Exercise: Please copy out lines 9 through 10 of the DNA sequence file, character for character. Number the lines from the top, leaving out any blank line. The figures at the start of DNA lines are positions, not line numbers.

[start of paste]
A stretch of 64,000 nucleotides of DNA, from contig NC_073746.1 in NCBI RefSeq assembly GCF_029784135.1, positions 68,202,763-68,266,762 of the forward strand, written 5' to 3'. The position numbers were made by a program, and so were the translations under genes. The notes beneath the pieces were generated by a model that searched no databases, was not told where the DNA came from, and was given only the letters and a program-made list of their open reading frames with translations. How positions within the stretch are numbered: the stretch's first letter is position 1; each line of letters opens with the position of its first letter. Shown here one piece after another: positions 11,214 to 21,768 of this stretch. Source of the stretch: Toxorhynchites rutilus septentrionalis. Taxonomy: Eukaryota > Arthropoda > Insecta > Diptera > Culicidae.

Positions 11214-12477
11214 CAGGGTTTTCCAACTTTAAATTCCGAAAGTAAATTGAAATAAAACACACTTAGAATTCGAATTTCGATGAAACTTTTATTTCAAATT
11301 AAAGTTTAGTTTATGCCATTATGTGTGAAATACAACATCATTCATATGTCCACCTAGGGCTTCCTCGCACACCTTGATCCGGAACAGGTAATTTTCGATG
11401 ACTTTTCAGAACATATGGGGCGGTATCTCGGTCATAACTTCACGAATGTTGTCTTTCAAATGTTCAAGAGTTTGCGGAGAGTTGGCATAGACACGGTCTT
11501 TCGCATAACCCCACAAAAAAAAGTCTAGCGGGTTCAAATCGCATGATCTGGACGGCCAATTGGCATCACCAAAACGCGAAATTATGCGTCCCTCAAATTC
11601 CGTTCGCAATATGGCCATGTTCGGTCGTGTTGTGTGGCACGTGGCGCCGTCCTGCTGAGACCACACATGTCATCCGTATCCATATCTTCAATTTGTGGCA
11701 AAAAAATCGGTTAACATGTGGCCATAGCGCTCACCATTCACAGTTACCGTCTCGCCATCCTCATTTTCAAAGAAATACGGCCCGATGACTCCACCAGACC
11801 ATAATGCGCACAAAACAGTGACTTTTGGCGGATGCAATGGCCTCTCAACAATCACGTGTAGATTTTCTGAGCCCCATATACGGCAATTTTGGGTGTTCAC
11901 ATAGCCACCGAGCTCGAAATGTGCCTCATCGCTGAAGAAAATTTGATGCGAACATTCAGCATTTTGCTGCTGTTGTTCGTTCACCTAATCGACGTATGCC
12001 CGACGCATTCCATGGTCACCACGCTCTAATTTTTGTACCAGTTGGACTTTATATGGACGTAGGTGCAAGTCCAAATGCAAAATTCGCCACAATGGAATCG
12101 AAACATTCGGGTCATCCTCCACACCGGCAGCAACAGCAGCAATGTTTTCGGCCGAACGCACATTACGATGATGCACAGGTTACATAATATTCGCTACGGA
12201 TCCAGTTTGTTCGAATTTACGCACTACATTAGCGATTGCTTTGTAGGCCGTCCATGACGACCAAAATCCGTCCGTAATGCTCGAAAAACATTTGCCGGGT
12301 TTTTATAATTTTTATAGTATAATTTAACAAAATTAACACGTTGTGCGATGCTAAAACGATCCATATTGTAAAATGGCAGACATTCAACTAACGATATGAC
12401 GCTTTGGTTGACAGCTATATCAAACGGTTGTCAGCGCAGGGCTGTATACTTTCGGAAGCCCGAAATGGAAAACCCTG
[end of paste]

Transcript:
11801 ATAATGCGCACAAAACAGTGACTTTTGGCGGATGCAATGGCCTCTCAACAATCACGTGTAGATTTTCTGAGCCCCATATACGGCAATTTTGGGTGTTCAC
11901 ATAGCCACCGAGCTCGAAATGTGCCTCATCGCTGAAGAAAATTTGATGCGAACATTCAGCATTTTGCTGCTGTTGTTCGTTCACCTAATCGACGTATGCC